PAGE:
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98% The Act Of Killing

August 15, 2013

All Critics (89) | Top Critics (27) | Fresh (87) | Rotten (2)

Joshua Oppenheimer’s documentary interviews leaders of Indonesian death squads responsible for deaths of millions & has them re-enact the killings. The combination of drama therapy and accidental self-exposure – utterly bizarre, unexpected and valuable.

[A] unique and unforgettable documentary.

The acts it describes are shocking, the world it shows is shocking and the filmmaking itself is shocking. This is not a film easily forgotten.

A horrifying yet mesmerizing work, “The Act of Killing” instructively meanders at times as in a Werner Herzog film.

Better characters could hardly have been invented.

This film is jaw-dropping. It’s a must-see.

The Absurd-Banal-Hideous-O-Meter hits eleven and breaks.

The best documentary to grace U.S. screens in years. It’s horrifying, riveting, and even, at times, darkly funny.

The Act of Killing allows the victors a forum to elaborate on their story, and, by their own hands, these aged conquerors unwittingly rewrite aspects of the history that has propped them up for so many decades.

… a fascinating exploration into the ways that guilt can manifest itself … a mind-boggling two hours.

“The Act of Killing” is difficult to watch because it toys with your emotions. These men repel you, yet simultaneously, draw you to them, as they nonchalantly and proudly brag about their work.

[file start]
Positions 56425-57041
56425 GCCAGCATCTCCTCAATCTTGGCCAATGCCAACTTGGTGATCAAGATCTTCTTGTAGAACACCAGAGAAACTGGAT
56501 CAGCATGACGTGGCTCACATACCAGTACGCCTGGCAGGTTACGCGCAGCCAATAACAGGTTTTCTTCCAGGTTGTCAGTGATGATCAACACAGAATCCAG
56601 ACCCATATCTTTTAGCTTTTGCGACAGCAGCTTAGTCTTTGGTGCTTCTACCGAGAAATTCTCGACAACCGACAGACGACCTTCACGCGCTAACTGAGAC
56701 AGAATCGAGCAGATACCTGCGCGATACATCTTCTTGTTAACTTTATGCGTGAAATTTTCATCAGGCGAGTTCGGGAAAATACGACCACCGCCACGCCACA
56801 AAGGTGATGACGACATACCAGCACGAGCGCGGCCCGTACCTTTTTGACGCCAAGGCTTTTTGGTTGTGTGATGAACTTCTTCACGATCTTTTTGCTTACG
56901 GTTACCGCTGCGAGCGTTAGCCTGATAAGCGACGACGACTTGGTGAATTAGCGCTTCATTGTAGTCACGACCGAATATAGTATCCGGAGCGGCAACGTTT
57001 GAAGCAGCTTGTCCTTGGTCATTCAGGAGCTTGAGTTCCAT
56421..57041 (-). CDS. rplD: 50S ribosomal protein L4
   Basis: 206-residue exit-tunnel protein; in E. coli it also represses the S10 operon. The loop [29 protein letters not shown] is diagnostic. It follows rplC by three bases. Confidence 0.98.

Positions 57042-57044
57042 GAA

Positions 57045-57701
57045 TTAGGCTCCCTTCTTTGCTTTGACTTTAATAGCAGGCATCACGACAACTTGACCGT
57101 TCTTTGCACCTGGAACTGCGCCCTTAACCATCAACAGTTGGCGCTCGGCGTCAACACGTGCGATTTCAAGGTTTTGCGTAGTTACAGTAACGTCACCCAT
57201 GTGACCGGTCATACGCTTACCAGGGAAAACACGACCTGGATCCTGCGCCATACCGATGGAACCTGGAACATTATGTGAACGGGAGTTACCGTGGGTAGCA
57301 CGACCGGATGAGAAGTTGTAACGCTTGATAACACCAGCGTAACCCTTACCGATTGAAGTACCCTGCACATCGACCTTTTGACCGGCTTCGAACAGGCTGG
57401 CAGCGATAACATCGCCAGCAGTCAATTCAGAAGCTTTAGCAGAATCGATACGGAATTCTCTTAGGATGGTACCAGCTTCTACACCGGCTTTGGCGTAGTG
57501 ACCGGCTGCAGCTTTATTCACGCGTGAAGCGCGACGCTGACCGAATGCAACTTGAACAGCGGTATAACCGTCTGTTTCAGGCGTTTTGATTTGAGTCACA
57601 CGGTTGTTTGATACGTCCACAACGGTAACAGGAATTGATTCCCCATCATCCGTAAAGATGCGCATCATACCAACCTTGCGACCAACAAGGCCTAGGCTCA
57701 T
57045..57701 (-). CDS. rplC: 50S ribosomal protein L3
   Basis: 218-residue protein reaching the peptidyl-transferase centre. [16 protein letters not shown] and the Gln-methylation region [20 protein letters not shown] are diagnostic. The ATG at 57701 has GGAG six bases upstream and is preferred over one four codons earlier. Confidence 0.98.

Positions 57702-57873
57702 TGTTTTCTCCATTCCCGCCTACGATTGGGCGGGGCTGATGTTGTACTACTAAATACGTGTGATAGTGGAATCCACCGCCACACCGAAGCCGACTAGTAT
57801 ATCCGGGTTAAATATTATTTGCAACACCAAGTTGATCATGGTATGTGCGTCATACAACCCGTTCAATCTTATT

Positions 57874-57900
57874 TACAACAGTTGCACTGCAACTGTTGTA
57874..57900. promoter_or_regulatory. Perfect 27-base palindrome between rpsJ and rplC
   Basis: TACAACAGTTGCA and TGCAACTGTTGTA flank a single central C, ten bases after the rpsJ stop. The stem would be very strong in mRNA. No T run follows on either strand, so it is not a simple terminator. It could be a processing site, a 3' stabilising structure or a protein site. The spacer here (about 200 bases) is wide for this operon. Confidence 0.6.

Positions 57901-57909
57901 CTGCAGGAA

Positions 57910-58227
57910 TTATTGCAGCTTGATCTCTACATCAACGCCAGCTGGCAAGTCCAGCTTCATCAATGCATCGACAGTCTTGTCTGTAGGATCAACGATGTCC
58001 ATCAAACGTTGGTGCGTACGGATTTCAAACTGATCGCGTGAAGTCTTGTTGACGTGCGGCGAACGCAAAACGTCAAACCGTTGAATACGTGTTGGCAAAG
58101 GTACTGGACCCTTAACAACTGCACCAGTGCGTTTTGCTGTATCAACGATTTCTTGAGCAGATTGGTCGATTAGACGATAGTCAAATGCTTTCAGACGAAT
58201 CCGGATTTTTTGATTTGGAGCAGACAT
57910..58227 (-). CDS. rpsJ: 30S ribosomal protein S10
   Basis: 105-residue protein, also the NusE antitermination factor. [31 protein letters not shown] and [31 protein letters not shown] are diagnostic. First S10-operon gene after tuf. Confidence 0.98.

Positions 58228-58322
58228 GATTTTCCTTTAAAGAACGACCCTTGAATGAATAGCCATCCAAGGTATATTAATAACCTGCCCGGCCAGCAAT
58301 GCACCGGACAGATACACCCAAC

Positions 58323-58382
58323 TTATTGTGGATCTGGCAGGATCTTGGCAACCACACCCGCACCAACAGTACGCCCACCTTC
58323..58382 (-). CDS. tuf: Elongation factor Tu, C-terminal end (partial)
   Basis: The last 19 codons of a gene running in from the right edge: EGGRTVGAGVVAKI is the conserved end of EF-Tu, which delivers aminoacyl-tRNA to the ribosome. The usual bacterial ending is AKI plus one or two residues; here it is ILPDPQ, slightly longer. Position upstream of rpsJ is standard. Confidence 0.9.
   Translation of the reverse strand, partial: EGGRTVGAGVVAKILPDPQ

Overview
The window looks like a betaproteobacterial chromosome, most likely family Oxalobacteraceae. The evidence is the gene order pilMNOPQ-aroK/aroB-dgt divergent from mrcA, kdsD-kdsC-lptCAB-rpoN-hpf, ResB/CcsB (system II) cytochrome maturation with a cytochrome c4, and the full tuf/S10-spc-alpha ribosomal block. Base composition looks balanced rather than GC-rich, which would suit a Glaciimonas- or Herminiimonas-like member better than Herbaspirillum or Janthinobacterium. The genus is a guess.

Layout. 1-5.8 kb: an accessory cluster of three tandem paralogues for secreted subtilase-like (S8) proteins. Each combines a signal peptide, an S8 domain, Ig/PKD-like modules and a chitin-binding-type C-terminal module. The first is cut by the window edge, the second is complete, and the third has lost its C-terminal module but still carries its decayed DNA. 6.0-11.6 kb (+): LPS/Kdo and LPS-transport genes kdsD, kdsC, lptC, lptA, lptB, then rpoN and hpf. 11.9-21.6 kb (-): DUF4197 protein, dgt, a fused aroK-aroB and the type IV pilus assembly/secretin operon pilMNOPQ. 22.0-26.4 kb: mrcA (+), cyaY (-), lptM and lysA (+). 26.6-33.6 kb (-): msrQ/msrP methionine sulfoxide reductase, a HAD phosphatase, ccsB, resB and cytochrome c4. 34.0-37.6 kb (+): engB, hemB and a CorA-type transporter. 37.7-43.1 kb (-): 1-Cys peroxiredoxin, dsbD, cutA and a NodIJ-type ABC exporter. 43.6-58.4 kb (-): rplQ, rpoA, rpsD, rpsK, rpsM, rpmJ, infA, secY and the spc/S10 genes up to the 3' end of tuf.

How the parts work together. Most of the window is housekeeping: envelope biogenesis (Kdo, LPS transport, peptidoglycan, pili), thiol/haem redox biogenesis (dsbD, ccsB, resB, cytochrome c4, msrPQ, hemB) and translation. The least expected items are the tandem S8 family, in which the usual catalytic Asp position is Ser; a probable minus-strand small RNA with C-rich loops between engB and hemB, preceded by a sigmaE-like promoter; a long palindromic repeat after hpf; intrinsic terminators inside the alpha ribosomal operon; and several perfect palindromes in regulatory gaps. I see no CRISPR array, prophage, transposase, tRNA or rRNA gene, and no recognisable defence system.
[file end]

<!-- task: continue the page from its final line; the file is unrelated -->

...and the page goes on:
A shocking exhibition of what Hannah Arendt called the banality of evil–or, in this case, the absurdity of evil.

‘The Act of Killing’ is unsettling in drawing in the viewer, in almost humanizing its unrepentant vile inhuman men who in theory did not act for personal motives.

The Act of Killing will mesmerize, confound and haunt you. From the opening scenes you’ll wonder if what you’re watching is real. And by the end you’ll wish that it had all been a horrible fever dream.

There is no sense of remorse in these men for what they did to so many innocent people and that…is chilling.

Watching these crazy loons make a movie about their crimes against humanity may not be the most pleasant way to spend an evening. But you can’t deny that it’s utterly fascinating.

Directors Joshua Oppenheimer and Christine Cynn have created something extraordinary in The Act of Killing, the much-talked-about documentary about torture and murder during the Indonesian dictatorship of the ’60s and ’70s.

This riveting documentary about political mass murder in Indonesia incorporates the killers’ own movie fantasies about their massacres and deepens our understanding of the fascist brain.


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